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Radiographic characterization of ossification of the ungular cartilages in horses: 271 cases (2005–2012)

Laura E. Jones BVSc1 and Sue J. Dyson VetMB, PhD2
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  • 1 Centre for Equine Studies, Animal Health Trust, Lanwades Park, Kentford, Newmarket, Suffolk, CB8 7UU, England.
  • | 2 Centre for Equine Studies, Animal Health Trust, Lanwades Park, Kentford, Newmarket, Suffolk, CB8 7UU, England.

Abstract

Objective—To describe in detail the radiographic appearance of ossified ungular cartilages in horses and to evaluate the usefulness of a flexed dorsolateral-palmaromedial oblique (flexed oblique) radiographic view in evaluating the ungular cartilages.

Design—Retrospective case series.

Sample—Radiographs of 1,255 front feet of horses.

Procedures—Ossification of the ungular cartilages was graded during evaluation of radiographs on a scale from 0 to 5; feet with cartilages with an ossification grade ≥ 2 were included (386 feet [271 horses]). The shape (straight, curved outward or inward, and dorsopalmar extension of ossification) was determined. The view on which abnormalities were best identified was documented. Abnormalities of the compact bone, radiopacity, trabecular architecture, compactospongious demarcation, and presence of radiolucent lines were recorded; grouped as modeling, adaptive changes, or both; compared with ossification grade, separate centers of ossification, mediolateral symmetry of ossification, shape, cartilage (medial or lateral), and foot (left or right); and tested for significant associations.

Results—Fractures (n = 35) were most common in feet with cartilages with an ossification grade of 4 (18) or 5 (17) and were best identified in flexed oblique images, compared with more commonly recommended images. Multivariable logistic regression showed a significant positive association of ossification grade with modeling or adaptive changes; feet with cartilages with an ossification grade of 4 (OR, 11.59; 95% CI, 6.52 to 20.60) or 5 (OR, 72.90; 95% CI, 25.32 to 209.90) were more likely than those with an ossification grade of 2 or 3 to have modeling or adaptive changes. Abnormally shaped cartilages were more likely to have modeling or adaptive changes, compared with normally shaped cartilages (OR, 4.90; 95% CI, 1.94 to 12.42).

Conclusions and Clinical Relevance—Extensive ossification and the presence of inward or outward curvature as well as palmar curvature or a bulbous shape were significant risk factors for modelling and adaptive changes. Flexed oblique images provided clinically useful information, including detection of abnormal shape and fractures, that may not be evident on other currently recommended images. Such images are recommended for complete radiographic appraisal of ossified ungular cartilages of the foot in horses. (J Am Vet Med Assoc 2015;247:801–811)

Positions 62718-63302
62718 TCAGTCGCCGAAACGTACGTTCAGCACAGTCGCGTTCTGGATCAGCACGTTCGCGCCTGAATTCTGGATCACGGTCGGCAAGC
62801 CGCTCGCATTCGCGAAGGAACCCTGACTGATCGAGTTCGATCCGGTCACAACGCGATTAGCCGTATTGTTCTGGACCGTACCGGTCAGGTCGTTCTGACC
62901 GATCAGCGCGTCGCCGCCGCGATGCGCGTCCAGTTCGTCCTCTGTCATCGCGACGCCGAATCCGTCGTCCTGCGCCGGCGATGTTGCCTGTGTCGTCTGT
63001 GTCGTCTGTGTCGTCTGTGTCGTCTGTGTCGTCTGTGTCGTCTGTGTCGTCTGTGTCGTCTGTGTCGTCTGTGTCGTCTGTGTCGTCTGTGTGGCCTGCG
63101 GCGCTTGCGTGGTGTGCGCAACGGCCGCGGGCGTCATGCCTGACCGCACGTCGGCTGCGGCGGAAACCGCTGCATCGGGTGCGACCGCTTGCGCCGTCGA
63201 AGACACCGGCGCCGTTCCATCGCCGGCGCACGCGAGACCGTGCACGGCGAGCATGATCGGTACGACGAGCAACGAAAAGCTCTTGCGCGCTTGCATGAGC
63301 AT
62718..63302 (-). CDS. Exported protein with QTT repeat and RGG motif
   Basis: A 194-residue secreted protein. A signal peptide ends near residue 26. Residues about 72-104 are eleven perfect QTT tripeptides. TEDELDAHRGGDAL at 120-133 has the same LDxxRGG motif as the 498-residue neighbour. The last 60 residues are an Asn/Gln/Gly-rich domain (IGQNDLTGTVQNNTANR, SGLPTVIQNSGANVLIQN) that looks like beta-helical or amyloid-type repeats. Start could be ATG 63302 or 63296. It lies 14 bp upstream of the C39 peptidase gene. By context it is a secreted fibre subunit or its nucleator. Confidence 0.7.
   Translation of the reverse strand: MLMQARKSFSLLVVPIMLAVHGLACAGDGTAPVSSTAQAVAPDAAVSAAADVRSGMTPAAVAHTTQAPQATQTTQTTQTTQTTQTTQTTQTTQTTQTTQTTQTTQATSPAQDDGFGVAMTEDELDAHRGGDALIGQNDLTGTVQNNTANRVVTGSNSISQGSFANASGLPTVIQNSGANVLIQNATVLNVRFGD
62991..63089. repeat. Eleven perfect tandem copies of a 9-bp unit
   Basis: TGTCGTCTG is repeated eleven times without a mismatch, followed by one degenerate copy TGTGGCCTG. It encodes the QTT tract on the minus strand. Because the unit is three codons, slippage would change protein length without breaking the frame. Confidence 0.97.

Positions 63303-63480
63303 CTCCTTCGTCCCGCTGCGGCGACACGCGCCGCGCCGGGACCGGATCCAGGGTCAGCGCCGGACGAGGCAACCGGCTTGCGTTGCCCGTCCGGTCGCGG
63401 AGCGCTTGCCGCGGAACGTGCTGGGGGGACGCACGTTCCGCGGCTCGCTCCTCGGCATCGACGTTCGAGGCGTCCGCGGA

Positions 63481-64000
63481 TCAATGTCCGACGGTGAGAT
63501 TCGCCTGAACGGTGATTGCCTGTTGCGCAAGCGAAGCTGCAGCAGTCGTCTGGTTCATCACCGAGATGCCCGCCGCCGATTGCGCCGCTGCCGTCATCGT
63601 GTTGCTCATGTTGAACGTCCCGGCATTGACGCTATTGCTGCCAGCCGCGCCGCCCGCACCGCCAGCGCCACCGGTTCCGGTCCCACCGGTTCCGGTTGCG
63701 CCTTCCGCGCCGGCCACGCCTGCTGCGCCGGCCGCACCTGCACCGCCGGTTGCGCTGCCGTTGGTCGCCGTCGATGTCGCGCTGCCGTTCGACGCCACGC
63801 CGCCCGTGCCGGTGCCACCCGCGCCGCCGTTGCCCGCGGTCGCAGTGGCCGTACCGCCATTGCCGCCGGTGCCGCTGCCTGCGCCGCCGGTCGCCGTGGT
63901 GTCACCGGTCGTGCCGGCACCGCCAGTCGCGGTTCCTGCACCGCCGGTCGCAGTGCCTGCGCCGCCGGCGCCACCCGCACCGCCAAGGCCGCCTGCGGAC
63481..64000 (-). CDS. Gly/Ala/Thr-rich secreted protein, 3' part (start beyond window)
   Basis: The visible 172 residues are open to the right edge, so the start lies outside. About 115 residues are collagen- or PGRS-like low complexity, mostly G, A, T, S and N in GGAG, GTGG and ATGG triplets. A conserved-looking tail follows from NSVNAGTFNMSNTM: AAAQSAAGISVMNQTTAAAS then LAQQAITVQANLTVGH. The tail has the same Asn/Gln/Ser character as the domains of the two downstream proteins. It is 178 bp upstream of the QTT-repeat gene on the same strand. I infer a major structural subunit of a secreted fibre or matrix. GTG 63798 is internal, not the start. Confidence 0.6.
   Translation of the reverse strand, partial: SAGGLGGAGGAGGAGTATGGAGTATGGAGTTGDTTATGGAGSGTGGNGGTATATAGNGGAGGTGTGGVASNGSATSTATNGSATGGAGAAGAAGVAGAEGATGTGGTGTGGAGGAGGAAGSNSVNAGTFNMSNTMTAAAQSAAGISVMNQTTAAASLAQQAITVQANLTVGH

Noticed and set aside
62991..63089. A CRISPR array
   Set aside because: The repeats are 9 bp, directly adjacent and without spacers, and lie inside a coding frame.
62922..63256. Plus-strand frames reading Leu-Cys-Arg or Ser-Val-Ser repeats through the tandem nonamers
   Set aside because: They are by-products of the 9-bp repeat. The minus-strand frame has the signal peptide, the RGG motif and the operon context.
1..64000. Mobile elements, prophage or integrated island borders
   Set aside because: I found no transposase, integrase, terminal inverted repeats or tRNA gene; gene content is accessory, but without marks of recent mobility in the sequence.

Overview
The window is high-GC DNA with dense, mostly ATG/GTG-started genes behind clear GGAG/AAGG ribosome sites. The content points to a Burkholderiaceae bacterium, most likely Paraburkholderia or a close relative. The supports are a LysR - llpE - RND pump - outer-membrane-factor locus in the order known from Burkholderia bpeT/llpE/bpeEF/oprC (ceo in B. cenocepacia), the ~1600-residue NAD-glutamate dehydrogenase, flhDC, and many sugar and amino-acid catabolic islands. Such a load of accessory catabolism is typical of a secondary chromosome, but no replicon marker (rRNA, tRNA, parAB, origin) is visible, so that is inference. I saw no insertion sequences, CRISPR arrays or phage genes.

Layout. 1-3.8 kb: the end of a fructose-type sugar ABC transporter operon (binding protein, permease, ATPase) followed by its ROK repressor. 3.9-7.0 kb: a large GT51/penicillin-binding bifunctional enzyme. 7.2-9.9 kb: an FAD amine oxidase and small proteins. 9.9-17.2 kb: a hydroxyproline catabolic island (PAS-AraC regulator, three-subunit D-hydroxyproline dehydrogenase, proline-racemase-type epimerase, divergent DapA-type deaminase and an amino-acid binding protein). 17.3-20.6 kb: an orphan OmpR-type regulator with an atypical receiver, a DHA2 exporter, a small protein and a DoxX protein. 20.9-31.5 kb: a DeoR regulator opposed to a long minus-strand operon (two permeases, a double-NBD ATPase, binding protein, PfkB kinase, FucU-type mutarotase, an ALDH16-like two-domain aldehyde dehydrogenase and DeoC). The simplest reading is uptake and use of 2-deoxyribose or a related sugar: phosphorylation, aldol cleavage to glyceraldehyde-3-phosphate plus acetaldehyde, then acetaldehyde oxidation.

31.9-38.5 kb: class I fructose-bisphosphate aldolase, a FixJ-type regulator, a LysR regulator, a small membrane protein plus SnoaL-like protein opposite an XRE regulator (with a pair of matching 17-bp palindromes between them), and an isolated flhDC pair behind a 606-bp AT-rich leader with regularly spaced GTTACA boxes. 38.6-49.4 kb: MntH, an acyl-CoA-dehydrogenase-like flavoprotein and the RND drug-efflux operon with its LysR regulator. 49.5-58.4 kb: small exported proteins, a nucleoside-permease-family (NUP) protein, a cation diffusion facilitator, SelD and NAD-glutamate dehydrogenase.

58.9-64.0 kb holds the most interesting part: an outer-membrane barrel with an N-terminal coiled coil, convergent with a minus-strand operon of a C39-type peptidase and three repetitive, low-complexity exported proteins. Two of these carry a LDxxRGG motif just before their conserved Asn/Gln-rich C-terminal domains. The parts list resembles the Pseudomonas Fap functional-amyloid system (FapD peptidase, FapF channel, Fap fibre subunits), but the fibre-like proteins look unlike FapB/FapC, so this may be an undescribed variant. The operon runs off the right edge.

Abstract

Objective—To describe in detail the radiographic appearance of ossified ungular cartilages in horses and to evaluate the usefulness of a flexed dorsolateral-palmaromedial oblique (flexed oblique) radiographic view in evaluating the ungular cartilages.

Design—Retrospective case series.

Sample—Radiographs of 1,255 front feet of horses.

Procedures—Ossification of the ungular cartilages was graded during evaluation of radiographs on a scale from 0 to 5; feet with cartilages with an ossification grade ≥ 2 were included (386 feet [271 horses]). The shape (straight, curved outward or inward, and dorsopalmar extension of ossification) was determined. The view on which abnormalities were best identified was documented. Abnormalities of the compact bone, radiopacity, trabecular architecture, compactospongious demarcation, and presence of radiolucent lines were recorded; grouped as modeling, adaptive changes, or both; compared with ossification grade, separate centers of ossification, mediolateral symmetry of ossification, shape, cartilage (medial or lateral), and foot (left or right); and tested for significant associations.

Results—Fractures (n = 35) were most common in feet with cartilages with an ossification grade of 4 (18) or 5 (17) and were best identified in flexed oblique images, compared with more commonly recommended images. Multivariable logistic regression showed a significant positive association of ossification grade with modeling or adaptive changes; feet with cartilages with an ossification grade of 4 (OR, 11.59; 95% CI, 6.52 to 20.60) or 5 (OR, 72.90; 95% CI, 25.32 to 209.90) were more likely than those with an ossification grade of 2 or 3 to have modeling or adaptive changes. Abnormally shaped cartilages were more likely to have modeling or adaptive changes, compared with normally shaped cartilages (OR, 4.90; 95% CI, 1.94 to 12.42).

Conclusions and Clinical Relevance—Extensive ossification and the presence of inward or outward curvature as well as palmar curvature or a bulbous shape were significant risk factors for modelling and adaptive changes. Flexed oblique images provided clinically useful information, including detection of abnormal shape and fractures, that may not be evident on other currently recommended images. Such images are recommended for complete radiographic appraisal of ossified ungular cartilages of the foot in horses. (J Am Vet Med Assoc 2015;247:801–811)

Contributor Notes

Presented in part at the British Equine Veterinary Association Congress, Manchester, England, 2013.

The authors thank Jo Ireland for statistical assistance.

Address correspondence to Dr. Dyson (sue.dyson@aht.org.uk).